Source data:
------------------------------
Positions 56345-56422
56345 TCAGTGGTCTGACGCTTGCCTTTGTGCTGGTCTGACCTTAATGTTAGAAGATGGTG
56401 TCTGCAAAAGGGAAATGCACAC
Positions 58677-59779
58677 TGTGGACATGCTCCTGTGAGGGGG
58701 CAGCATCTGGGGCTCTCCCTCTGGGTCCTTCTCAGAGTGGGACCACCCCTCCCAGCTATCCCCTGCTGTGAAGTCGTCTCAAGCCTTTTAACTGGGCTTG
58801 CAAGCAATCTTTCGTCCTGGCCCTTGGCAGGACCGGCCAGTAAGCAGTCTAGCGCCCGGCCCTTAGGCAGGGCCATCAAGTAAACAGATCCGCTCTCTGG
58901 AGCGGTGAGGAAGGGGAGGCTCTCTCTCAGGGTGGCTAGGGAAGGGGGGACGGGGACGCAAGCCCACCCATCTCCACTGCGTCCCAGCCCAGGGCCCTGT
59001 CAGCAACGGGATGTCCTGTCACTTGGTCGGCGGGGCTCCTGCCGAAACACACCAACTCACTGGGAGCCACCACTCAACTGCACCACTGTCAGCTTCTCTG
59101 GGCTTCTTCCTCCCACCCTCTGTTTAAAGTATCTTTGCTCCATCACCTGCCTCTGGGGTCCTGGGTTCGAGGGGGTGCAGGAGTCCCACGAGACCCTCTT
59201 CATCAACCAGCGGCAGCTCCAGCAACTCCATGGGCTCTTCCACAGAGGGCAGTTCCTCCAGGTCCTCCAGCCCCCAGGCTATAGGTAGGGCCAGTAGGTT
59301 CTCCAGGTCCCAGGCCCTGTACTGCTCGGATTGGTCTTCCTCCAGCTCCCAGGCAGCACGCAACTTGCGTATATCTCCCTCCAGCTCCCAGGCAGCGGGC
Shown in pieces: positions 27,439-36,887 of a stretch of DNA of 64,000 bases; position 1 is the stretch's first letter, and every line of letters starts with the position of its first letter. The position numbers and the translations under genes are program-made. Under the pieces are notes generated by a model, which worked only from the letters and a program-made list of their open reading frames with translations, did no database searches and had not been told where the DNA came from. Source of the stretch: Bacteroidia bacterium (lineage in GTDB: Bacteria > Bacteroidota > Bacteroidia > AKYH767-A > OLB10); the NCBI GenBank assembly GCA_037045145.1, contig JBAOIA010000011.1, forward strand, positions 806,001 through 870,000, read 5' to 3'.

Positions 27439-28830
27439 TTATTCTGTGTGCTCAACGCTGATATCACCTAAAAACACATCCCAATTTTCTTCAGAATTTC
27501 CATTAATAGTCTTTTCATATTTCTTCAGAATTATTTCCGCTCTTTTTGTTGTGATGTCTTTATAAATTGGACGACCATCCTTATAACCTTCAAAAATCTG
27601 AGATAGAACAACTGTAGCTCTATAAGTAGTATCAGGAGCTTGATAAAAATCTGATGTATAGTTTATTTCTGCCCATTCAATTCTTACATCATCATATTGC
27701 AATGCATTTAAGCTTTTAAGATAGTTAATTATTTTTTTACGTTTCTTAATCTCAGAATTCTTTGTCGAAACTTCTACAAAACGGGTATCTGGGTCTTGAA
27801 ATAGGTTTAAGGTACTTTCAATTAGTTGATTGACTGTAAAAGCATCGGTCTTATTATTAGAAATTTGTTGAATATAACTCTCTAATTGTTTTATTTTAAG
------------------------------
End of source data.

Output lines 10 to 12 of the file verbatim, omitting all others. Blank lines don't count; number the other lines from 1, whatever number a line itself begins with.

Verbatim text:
59101 GGCTTCTTCCTCCCACCCTCTGTTTAAAGTATCTTTGCTCCATCACCTGCCTCTGGGGTCCTGGGTTCGAGGGGGTGCAGGAGTCCCACGAGACCCTCTT
59201 CATCAACCAGCGGCAGCTCCAGCAACTCCATGGGCTCTTCCACAGAGGGCAGTTCCTCCAGGTCCTCCAGCCCCCAGGCTATAGGTAGGGCCAGTAGGTT
59301 CTCCAGGTCCCAGGCCCTGTACTGCTCGGATTGGTCTTCCTCCAGCTCCCAGGCAGCACGCAACTTGCGTATATCTCCCTCCAGCTCCCAGGCAGCGGGC